Food is the new sex, drugs and religion. Cookery dominates the bestseller lists and TV schedules. Celebrity chefs have become lifestyle gurus and cooking is referred to as a high art. Steven Poole has had his fill of foodism
The name of the Food Rave is entirely appropriate for a modern culture in which food is the last ingestible substance you can indulge in with obsessiveness without being frowned on by society. Alex James, the Blur bassist turned gentleman cheese farmer and Sun food columnist, has said: "My 20th birthday party was all about booze, my 30th birthday was about drugs, and now I realise that my 40s are about food." And he is not alone. Food replaces drugs in the gently ageing food-fancier's pantheon of pleasure, and brings along with it traces of the old pharmaceutical vocabulary. You hear talk of taking a "hit" of a dish or its sauce, as though from a spliff or bong; and a food-obsessive in hunter-gatherer mode is thrilled to "score" a few chanterelle mushrooms, as though he has had to buy them from a dodgy-looking gent on a murky Camden street corner. Food is valued for its psychotropic "rush"; Nigella Lawson refers to salted caramel as "this Class A foodstuff". Yes, food is the new drugs for former Britpoppers and the Ecstasy generation, a safer and more respectable hedonic tool, the key to a comfortingly domesticated high.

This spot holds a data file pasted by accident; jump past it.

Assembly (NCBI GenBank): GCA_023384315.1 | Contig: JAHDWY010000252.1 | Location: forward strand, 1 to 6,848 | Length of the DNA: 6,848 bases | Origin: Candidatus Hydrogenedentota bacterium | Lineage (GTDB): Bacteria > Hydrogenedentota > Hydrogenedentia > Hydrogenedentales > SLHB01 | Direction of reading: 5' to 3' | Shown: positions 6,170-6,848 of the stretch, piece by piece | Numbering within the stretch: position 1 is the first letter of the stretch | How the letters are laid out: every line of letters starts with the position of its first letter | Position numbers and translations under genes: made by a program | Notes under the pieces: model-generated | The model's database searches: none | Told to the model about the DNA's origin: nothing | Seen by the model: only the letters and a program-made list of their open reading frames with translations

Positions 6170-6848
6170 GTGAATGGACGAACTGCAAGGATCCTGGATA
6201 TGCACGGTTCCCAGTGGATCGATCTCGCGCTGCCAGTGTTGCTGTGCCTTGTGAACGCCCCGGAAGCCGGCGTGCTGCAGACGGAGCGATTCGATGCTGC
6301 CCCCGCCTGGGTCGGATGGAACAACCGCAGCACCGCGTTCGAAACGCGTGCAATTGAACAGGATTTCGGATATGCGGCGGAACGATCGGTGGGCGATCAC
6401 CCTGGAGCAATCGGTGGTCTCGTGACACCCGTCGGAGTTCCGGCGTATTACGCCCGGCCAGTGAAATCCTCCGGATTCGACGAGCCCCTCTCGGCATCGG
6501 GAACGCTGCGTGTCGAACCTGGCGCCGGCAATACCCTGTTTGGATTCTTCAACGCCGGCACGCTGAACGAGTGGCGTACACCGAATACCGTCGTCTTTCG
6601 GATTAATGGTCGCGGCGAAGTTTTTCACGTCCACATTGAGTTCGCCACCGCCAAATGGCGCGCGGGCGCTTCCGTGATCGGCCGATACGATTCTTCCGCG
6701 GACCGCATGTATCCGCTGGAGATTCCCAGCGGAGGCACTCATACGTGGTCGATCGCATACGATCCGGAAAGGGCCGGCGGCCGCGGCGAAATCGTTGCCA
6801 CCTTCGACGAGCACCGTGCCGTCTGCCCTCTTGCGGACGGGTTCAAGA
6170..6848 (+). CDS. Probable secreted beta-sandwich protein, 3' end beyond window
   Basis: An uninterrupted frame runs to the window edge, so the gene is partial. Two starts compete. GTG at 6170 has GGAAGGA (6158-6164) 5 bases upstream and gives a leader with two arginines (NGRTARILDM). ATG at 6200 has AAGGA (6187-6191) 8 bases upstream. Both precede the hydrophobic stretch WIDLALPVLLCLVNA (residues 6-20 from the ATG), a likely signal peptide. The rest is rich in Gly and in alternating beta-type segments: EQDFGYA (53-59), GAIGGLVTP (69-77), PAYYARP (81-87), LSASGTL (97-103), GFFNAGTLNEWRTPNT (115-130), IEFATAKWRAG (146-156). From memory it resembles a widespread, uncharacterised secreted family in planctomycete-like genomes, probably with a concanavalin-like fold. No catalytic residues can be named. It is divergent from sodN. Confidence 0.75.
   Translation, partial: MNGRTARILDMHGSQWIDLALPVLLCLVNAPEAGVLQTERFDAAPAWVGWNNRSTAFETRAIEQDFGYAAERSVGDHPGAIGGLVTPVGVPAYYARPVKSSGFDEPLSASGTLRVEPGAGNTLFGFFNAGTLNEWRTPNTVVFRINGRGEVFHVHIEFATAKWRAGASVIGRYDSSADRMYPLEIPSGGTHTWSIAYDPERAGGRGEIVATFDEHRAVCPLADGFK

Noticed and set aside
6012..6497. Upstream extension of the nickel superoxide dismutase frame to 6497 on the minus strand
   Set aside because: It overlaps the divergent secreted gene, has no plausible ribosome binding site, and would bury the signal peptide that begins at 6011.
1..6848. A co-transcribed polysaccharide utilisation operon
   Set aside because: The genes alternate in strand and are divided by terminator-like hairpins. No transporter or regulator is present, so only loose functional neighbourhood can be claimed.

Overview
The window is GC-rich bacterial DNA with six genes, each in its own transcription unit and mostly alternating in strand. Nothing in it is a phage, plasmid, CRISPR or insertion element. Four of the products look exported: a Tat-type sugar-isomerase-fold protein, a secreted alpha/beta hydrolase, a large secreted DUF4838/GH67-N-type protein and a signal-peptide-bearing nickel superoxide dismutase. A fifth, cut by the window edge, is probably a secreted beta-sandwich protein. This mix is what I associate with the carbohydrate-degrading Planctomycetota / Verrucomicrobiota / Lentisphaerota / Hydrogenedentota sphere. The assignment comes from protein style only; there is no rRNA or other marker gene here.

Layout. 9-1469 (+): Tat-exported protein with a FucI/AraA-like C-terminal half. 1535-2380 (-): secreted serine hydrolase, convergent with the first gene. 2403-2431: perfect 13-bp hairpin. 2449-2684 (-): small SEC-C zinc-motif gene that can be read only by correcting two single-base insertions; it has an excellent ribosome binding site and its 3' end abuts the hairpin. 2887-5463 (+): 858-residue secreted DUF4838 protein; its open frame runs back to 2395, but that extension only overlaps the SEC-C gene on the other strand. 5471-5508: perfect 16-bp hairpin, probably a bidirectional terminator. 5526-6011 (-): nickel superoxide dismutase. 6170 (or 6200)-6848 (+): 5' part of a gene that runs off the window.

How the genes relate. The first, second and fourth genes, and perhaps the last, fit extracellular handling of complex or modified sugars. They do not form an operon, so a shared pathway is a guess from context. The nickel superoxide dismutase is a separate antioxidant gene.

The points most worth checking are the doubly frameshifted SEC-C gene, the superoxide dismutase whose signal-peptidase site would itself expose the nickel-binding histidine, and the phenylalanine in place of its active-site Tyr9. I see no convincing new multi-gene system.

Western industrial civilisation is eating itself stupid. We are living in the Age of Food. Cookery programmes bloat the television schedules, cookbooks strain the bookshop tables, celebrity chefs hawk their own brands of weird mince pies (Heston Blumenthal) or bronze-moulded pasta (Jamie Oliver) in the supermarkets, and cooks in super-expensive restaurants from Chicago to Copenhagen are the subject of hagiographic profiles in serious magazines and newspapers. Food festivals (or, if you will, "Feastivals") are the new rock festivals, featuring thrilling live stage performances of, er, cooking. As one dumbfounded witness of a stage appearance by Jamie Oliver observed: "The girls at the front – it's an overwhelmingly female crowd – are already holding up their iPhones […] A group in front of me are saying, 'Ohmigodohmigodohmigod' on a loop […] 'I love you, Jamie,' yells a girl on the brink of fainting." The new series of The Great British Bake-Off trounced Parade's End in the ratings, and canny karaoke-contest supremo Simon Cowell is getting in on the act with a new series in development called Food, Glorious Food! – or, as it's known among production wags, The Eggs Factor.
Read his full rave in The Guardian